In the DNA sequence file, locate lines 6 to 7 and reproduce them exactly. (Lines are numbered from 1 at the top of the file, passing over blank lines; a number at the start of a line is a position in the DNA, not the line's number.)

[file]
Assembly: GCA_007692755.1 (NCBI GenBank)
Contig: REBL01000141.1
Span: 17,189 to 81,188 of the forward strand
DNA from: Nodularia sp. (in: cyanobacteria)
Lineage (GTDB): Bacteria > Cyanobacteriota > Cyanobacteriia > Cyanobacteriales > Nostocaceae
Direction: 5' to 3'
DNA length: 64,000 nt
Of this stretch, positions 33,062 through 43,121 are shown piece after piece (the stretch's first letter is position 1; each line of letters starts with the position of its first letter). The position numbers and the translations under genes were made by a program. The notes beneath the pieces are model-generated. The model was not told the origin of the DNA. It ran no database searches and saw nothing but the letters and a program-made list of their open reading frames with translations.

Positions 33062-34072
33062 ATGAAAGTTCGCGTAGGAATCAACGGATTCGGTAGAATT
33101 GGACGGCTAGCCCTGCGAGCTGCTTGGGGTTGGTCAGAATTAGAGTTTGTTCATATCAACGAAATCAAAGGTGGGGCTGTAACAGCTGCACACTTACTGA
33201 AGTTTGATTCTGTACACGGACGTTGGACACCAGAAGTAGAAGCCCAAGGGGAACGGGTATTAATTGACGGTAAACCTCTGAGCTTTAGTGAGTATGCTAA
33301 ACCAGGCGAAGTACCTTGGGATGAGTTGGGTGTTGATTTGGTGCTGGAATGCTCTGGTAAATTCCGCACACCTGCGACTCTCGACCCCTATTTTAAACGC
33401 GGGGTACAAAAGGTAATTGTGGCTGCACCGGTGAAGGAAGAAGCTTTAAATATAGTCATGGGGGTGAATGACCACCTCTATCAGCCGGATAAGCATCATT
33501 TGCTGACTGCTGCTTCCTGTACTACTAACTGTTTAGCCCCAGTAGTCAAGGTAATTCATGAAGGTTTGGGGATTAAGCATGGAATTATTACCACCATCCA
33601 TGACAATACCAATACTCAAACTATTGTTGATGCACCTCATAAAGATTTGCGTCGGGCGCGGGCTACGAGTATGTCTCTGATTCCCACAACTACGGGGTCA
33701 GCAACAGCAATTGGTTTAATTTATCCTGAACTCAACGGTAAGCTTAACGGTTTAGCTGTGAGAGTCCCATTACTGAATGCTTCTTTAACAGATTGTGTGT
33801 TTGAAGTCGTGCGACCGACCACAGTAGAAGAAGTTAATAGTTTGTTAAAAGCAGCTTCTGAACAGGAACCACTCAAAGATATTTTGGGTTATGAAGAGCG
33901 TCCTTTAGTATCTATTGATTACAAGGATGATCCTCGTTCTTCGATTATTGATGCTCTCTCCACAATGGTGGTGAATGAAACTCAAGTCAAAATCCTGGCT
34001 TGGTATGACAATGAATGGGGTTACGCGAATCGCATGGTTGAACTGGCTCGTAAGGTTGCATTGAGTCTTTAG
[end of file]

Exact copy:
Direction: 5' to 3'
DNA length: 64,000 nt